Article Contributor: Freshman Parent - Dinah Palaima
As a freshman parent and new to the REU, I am sharing first-hand experience as a volunteer during this past Saturday’s Parade and Field Show at Del Oro High School in Loomis, CA in hopes that I can be a resource to other parents who would like to volunteer but are unsure of the unexpected. I had an awesome experience as a volunteer! This blog will take you through the first half of the day from arrival at the host school to the parade/street award ceremony.
DEDICATED, SPIRITED, RESPECTFUL, SPORTSMANSHIP, FUN!
These are five words to describe your student as I spent almost all day with the marching band. While there, I can bet that I most likely hydrated your son or daughter, helped them with their uniform, put a plume on his/her shako, dusted shoes, helped Pit move instruments, laughed with them, even just had small talk with your child. VERY REWARDING!
My day began leaving my warm house, two sleepy furry beagles, my snoring husband and sound sleeping older son at 5:15 AM. “Are you crazy?”, you ask. Nope, I wanted to understand what my child does at Band Review & Field Shows. I mean, geezers, my child is gone all day so why not volunteer and find out. THIS IS EXACTLY WHAT I DID.
I dropped off my son at Rodriguez HS and made my journey to Del Oro as the sun was rising. (Disclosure: I didn’t volunteer to chaperone on the bus because I get “bus-sick” so I opted to drive on my own). I found a decent parking spot near the Del Oro HS stadium and went on the hunt for the REU. Found them!! Three school buses, two trailers, a golf cart, and a few pickup trucks pull up – I’m on time. If you see someone with REU Spirit Wear, you’ve found Camp for the day!
DEDICATION: The marching band exits the buses and straight in to getting dressed. They will warm up their instruments and then get into formation when ready. I see some with tired eyes, stretching as they took the last step off the bus, but they are all aligned on what to do. There is much to be said about this determined crew who I did not hear complain at all about being tired. I’m impressed.
It was a bit awkward it being my first-time volunteering because I didn’t know anyone other than my son and a few of his friends. I sort of just stood around and finally asked, “how can I help?” Soon enough, I was helping with whatever was needed. I didn’t exactly know my place, but I was welcomed and felt so needed. When I say needed, this is not just feeling needed by the Boosters but especially needed by your child. Help was needed to pass out plumes, dust off shoes, snap uniform jackets, cuff pants/sleeves, fix flyways, setting make up. Every student I helped said “thank you” for my support. But sadly, there are truly not enough volunteers, yet we get through the parade sounding and looking our best!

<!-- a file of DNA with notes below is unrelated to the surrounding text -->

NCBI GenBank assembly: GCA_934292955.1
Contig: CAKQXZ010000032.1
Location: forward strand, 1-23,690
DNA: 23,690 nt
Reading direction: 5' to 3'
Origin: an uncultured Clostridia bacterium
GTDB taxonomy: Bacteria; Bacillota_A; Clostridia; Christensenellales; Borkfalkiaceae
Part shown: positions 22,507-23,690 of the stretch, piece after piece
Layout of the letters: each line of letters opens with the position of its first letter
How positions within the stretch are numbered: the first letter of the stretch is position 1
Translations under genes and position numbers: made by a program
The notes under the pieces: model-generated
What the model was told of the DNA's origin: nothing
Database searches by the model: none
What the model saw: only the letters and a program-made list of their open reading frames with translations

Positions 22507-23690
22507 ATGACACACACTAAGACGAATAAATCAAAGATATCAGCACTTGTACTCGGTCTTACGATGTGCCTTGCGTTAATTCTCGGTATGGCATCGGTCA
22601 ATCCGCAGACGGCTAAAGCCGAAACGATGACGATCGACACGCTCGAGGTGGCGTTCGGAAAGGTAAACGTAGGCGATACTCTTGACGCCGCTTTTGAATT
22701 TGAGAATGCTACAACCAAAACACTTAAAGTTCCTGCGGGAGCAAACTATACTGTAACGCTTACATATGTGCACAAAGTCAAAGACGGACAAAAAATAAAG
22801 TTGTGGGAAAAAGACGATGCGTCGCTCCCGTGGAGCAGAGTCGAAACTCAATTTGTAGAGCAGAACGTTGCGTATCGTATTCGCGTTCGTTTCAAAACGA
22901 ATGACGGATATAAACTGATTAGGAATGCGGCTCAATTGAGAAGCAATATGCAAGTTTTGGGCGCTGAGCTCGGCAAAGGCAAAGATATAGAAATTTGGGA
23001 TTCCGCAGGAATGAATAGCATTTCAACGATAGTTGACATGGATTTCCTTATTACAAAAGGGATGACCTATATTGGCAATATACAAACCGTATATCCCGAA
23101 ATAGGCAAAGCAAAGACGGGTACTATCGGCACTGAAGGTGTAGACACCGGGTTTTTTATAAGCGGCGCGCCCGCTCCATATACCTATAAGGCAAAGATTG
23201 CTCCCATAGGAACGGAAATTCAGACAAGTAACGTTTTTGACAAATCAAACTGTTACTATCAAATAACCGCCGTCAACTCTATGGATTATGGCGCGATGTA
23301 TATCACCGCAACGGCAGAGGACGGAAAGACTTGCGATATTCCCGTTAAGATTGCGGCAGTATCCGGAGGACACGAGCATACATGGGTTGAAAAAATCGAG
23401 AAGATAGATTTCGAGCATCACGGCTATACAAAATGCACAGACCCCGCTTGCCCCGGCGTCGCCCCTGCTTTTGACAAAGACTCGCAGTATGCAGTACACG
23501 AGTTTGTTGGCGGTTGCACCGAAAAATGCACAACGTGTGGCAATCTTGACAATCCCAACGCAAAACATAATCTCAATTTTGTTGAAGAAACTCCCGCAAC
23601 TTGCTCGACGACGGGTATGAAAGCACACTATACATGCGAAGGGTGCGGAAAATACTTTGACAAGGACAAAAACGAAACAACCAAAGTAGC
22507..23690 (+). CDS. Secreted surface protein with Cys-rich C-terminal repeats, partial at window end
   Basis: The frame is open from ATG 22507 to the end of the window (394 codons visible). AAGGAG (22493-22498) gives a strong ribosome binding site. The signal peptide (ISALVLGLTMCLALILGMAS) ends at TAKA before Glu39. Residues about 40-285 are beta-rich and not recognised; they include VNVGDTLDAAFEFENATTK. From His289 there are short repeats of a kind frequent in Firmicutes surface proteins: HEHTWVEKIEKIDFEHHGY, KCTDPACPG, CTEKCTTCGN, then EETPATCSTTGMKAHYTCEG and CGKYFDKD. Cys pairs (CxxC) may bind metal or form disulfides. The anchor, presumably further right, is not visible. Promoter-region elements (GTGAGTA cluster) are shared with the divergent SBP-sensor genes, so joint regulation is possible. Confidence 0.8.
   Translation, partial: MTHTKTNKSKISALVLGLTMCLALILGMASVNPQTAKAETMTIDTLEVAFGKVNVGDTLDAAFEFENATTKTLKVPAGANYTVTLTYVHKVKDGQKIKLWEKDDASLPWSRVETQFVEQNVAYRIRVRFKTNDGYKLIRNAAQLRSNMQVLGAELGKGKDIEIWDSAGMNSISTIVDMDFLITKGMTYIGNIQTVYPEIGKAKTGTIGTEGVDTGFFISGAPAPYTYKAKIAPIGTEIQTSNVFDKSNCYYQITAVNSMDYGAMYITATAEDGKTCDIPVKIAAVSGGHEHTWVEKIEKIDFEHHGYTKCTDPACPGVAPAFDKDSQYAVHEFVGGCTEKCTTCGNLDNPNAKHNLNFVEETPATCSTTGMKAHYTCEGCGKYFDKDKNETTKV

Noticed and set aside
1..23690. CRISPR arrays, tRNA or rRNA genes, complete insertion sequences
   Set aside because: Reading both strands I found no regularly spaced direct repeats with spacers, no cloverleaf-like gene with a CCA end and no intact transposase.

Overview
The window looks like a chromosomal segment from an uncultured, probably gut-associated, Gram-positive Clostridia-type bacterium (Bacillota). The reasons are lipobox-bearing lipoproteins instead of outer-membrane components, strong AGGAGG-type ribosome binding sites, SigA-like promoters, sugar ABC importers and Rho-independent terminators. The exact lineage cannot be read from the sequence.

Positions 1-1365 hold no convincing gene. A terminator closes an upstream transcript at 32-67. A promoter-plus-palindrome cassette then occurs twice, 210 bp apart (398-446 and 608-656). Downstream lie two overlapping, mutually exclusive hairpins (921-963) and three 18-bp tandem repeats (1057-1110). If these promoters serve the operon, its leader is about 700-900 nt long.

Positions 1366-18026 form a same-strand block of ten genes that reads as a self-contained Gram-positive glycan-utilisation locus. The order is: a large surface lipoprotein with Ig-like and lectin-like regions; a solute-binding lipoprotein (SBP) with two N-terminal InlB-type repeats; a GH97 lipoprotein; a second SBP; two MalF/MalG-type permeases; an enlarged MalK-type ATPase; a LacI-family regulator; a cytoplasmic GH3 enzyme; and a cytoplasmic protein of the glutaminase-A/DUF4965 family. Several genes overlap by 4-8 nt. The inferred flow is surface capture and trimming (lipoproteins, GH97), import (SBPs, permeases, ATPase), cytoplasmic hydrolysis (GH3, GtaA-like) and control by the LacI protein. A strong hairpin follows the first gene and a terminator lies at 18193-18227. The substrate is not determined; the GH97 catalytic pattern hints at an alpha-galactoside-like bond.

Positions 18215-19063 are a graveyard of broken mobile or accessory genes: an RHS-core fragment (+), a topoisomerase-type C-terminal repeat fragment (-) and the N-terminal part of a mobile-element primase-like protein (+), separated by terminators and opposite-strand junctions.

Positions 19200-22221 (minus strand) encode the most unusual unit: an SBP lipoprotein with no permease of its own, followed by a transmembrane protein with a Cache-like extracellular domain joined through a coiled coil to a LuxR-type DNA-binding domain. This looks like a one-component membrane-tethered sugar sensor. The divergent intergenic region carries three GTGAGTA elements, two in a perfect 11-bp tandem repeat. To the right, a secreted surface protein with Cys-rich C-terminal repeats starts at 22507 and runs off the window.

I initially volunteered only for hydration but felt the need to truly help wherever and whenever I could. What is HYDRATION? Hydration is where you volunteer to ensure the band has plenty of water and is comfortable before and after the Street/Parade competition. You will have an opportunity to walk with the parade up until the competition starting line. Several squirt bottles are filled with water and as the band is waiting to march, water is offered ensuring water doesn’t spill on uniforms. Uniforms have some weight to them which makes as an added heat source, so imagine it being 80 degrees outside and having to wear a bibber and uniform jacket….really, I put on my sons uniform and it was hot even at 68 degrees in the house. YES, I TRIED ON THE BAND UNIFORM! Heavy and hot, yet very classy!
SPIRITED: After the band marches pass the judges and awaits other bands to march (about ¼ mile march or three blocks at most), the REU salutes the other high schools. I learned it’s a sign of RESPECT and SPORTSMANSHIP, and perhaps extra points from the judges by showing camaraderie too. There is no stink-eye or eyes rolling. Competition is all in good spirit even during the award ceremony to recognize the winners of the parade.
The award ceremony takes place at the football stadium where all the marching bands sit in the bleachers by their high schools. “We got spirit yes we do, we got spirit, how about you?” It’s loud, it’s cheerful, there are chants forever, all bringing school spirit to life! The REU won 3rd Place Division 5A, 4th Place Color Guard Overall, and 1st Place Street Percussion Overall. Woot-woot! Go REU!
Following the awards ceremony, the band gets undressed into REU Spirit Wear. Plumes need to come off shakos and collected to be used again for the field show. Wow! Such a FUN group to hang out with and a productive morning! I had such a great opportunity to see my son in action and celebrate the success of the REU.
If you have not volunteered because of the fear of the unknown like me, please reach out to me or any other seasoned volunteer. I will be happy to walk you through your role on an upcoming Band Review and Field Show as I'm sure so will any other volunteer who knows the ropes. There is nothing that says you need to stay ALL day or need to take on what I did. If you can only support hydrating the band, put plumes on/off of shakos, or even maybe just serving meals, then let us know. The marching band (YOUR STUDENT) needs volunteers. Sign Up Genius is the best way to sign up your volunteer efforts, but please reach out if you are considering volunteering and are still unsure. REU needs YOU!
Please look out for future blogs on the life of an REU volunteer.
Dinah Palaima is a mother of three. Her youngest is a freshman in the REU. She works full time as the HR Director in the wine industry, spends lots of time with her cuddly beagles (Love & Koa), and loves anything Ube. She definitely has a passion for supporting the REU and we hope she will be an inspirational resource to other parents coming into the program. Watch our blog for more in-depth content from her soon.